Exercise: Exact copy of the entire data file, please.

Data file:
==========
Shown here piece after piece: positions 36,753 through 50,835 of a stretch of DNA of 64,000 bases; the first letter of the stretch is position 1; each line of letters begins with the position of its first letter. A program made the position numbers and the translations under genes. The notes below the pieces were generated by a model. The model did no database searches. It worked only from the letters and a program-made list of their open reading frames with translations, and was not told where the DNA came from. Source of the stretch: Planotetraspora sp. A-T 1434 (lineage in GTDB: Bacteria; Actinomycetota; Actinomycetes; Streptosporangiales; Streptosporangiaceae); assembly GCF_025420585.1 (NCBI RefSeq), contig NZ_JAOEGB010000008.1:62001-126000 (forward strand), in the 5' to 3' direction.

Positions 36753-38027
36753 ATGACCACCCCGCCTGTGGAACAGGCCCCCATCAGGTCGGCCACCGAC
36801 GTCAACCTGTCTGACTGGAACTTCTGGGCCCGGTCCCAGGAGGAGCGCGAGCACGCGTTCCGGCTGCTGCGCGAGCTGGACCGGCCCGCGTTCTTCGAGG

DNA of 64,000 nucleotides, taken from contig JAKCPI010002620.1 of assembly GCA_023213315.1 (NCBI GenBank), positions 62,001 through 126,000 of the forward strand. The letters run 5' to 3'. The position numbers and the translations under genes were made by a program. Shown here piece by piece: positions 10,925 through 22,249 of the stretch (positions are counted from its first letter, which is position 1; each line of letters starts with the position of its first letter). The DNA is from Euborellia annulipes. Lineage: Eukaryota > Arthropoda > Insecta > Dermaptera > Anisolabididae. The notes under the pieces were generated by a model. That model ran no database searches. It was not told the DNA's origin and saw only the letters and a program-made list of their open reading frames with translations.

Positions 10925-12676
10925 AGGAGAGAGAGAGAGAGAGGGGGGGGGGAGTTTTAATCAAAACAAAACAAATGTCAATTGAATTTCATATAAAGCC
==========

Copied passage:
Shown here piece after piece: positions 36,753 through 50,835 of a stretch of DNA of 64,000 bases; the first letter of the stretch is position 1; each line of letters begins with the position of its first letter. A program made the position numbers and the translations under genes. The notes below the pieces were generated by a model. The model did no database searches. It worked only from the letters and a program-made list of their open reading frames with translations, and was not told where the DNA came from. Source of the stretch: Planotetraspora sp. A-T 1434 (lineage in GTDB: Bacteria; Actinomycetota; Actinomycetes; Streptosporangiales; Streptosporangiaceae); assembly GCF_025420585.1 (NCBI RefSeq), contig NZ_JAOEGB010000008.1:62001-126000 (forward strand), in the 5' to 3' direction.

Positions 36753-38027
36753 ATGACCACCCCGCCTGTGGAACAGGCCCCCATCAGGTCGGCCACCGAC
36801 GTCAACCTGTCTGACTGGAACTTCTGGGCCCGGTCCCAGGAGGAGCGCGAGCACGCGTTCCGGCTGCTGCGCGAGCTGGACCGGCCCGCGTTCTTCGAGG

DNA of 64,000 nucleotides, taken from contig JAKCPI010002620.1 of assembly GCA_023213315.1 (NCBI GenBank), positions 62,001 through 126,000 of the forward strand. The letters run 5' to 3'. The position numbers and the translations under genes were made by a program. Shown here piece by piece: positions 10,925 through 22,249 of the stretch (positions are counted from its first letter, which is position 1; each line of letters starts with the position of its first letter). The DNA is from Euborellia annulipes. Lineage: Eukaryota > Arthropoda > Insecta > Dermaptera > Anisolabididae. The notes under the pieces were generated by a model. That model ran no database searches. It was not told the DNA's origin and saw only the letters and a program-made list of their open reading frames with translations.

Positions 10925-12676
10925 AGGAGAGAGAGAGAGAGAGGGGGGGGGGAGTTTTAATCAAAACAAAACAAATGTCAATTGAATTTCATATAAAGCC